Electrical safety standards are constantly improving and the NFPA 70e committee updates their standards every few years. David Weszely of Lewellyn Technology highlights changes to the standards for the upcoming year in his article: The Most Important 2018 Changes in NFPA 70e.

Here’s a synopsis of his review:

Weszely suggests that companies make sure all qualified workers have access to the 2018 NFPA 70e standard, update their electrical safety program and schedule on-site NFPA 70E electrical safety training.

RK Mission Critical offers prefabricated modular facilities and skidded MEP equipment for multiple industries. The facilities and equipment we produce require complex electrical system installation and commissioning – meaning our team understands the importance of the NFPA 70E standard and requires all team members working on electrical systems to be properly trained. RK Mission Critical has a certified electrical safety professional and Electrical Engineers on staff that can personally answer questions on electrical safety integration of our systems with theirs. Contact us at

By: RK Mission Critical

The evolution of data center design has shifted from the traditional solution: expanding floor space to accommodate increased IT needs, to smaller component-based solutions. The two main component-based options are container-based and prefabricated modular (PFM) solutions.

Container-based data centers were the first generation of PFM data centers. Typically built using an intermodal-shipping container, they are limited by their size and construction. In comparison, PFM data centers are completely customizable to meet the needs of any organization.

The two designs share many similarities such as ease of deployment, the ability to add computing power on demand, energy efficient operation and some degree of prefabrication, but there are also many differences.

Comparison of the two models:

Container-based Data Centers
PFM Data Centers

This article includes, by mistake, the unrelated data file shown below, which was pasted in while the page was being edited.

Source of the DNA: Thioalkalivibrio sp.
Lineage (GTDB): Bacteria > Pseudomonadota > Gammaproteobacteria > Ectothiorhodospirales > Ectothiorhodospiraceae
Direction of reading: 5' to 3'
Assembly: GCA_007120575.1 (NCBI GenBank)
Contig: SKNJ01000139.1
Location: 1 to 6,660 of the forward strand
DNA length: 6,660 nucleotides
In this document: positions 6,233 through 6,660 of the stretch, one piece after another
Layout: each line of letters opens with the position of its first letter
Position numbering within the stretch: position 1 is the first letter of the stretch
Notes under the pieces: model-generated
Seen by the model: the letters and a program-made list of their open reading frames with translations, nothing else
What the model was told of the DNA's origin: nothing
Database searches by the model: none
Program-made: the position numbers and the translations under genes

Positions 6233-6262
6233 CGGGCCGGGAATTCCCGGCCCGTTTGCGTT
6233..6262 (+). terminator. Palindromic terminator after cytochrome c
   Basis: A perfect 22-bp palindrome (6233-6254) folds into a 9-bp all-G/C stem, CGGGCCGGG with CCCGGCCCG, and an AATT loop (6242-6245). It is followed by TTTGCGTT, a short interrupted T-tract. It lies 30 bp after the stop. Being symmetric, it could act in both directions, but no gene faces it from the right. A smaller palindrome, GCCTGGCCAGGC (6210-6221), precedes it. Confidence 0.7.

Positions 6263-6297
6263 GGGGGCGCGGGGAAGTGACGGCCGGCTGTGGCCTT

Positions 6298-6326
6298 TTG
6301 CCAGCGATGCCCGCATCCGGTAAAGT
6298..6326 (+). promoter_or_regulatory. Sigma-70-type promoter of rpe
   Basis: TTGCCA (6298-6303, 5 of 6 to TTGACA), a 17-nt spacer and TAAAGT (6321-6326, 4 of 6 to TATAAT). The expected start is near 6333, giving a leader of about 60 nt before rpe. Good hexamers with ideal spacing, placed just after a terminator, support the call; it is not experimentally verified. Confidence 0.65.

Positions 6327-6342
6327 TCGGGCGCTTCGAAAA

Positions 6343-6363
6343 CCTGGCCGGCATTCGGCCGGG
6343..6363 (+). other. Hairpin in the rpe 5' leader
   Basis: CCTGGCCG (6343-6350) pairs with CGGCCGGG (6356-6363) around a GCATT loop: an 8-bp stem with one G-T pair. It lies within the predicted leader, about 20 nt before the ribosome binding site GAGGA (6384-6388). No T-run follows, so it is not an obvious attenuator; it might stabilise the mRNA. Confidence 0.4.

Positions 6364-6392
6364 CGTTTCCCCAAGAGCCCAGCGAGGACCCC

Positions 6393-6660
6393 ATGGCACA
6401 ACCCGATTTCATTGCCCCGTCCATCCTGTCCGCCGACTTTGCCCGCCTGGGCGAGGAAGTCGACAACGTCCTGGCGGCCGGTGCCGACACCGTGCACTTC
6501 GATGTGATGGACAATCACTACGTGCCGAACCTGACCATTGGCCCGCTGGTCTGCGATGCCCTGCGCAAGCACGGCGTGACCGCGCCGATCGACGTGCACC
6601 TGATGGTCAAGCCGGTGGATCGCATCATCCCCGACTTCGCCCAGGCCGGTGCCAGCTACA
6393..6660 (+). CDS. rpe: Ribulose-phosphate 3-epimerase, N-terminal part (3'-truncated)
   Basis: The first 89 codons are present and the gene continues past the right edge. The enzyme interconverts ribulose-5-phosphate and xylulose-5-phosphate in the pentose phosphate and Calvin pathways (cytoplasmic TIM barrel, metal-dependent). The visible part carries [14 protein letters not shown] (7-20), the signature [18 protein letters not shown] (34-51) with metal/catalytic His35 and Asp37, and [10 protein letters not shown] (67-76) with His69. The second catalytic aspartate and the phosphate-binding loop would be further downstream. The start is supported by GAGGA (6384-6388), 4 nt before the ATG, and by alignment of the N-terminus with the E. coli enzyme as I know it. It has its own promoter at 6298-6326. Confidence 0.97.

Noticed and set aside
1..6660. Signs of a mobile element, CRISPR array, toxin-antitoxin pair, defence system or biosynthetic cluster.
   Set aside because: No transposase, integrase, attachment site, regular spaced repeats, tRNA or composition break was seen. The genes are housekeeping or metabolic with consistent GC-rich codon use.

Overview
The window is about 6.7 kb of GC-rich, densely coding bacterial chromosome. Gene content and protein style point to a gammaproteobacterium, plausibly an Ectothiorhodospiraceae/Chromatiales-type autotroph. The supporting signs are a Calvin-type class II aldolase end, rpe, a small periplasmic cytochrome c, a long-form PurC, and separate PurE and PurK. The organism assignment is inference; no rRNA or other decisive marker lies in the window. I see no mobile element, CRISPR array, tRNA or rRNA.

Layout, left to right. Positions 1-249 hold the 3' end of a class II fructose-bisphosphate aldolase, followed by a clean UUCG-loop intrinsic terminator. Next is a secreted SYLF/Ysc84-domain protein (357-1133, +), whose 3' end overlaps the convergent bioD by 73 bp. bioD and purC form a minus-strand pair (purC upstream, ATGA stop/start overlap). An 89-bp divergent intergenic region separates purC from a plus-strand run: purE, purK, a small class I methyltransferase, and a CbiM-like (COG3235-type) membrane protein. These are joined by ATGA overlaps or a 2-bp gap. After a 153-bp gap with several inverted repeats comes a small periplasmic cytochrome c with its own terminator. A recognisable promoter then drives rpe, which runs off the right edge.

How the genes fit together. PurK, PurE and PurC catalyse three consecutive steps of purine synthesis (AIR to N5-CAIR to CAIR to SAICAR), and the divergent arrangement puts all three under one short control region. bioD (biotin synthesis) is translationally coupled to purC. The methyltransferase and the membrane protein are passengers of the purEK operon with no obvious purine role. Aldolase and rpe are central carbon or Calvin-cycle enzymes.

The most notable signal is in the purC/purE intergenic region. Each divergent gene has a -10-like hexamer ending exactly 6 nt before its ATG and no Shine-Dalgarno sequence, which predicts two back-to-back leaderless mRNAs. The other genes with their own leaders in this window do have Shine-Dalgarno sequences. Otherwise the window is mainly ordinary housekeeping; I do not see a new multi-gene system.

Easily Deployed
Ability to Add Computing Power on Demand
Energy Efficient
Cohesive Design
Ample Space for Staff
Customizable to Fit Various Technologies
Highly Secure
Satisfy Mission Critical IT Needs

Prefabricated modular data centers are the best solution for growing companies. They take the best solutions for design, security and efficiency and bundle them together into an easily deployable package. The scalability of PFM data centers allows organizations to rapidly expand to match changing IT requirements. Organizations benefit by only paying for the amount of space they need when they need it, preserving capital expenditure, maximizing efficiency and resulting in a lower total cost of ownership.

RK Mission Critical is a top data center fabrication company for prefabricated modular data center solutions. Contact us for a free project consultation and additional information on the benefits of prefabricated construction at

By: RK Mission Critical


Since the late 1990s, when data centers became mainstream, to now, companies struggle with:

  1. Building their own data centers from the ground up
  2. Leasing space in an existing data center
  3. Buying or leasing an existing building and renovating it

Each of these options comes with some drawbacks. Companies that build their own data centers often experience sticker shock when they realize the hard costs involved, such as acquiring land in a suitable location, hiring an experienced construction team to build the facility and investing in the right mechanical, electrical and security systems. Weather and other construction-related delays often lead to budget overages and missed deadlines. In addition, executives have to make an educated guess as to how much capacity they will need over the next several years making growth or reduction difficult.

Organizations that outsource their data center needs don’t always fare better. Finding a data center provider in the right location is often a challenge. Some IT teams want their technology assets in close proximity to their organization’s headquarters. There are also concerns that moving to an outsourced data center means having to use pre-set technology and vendor services from the data center provider, making customization impossible.

Another challenge with outsourcing data center needs is that IT teams have very specific location requirements. For example, data centers should be located away from certain industrial operations or commercial flight patterns. Plus, not all data center providers are created equal, so finding an experienced partner with the right infrastructure and systems in place is also challenging.

Some enterprises lease or purchase existing buildings and perform tenant improvements to transform them into data centers. One benefit of this approach is that they don’t have to build the structure themselves, which saves money and shortens timelines. However, since these structures are not purpose-built to serve as data centers, there are often physical limitations that force the enterprise to compromise their standards. Finally, leasing a building exposes enterprises to rent increases as well as the possibility of being pushed out by their landlord.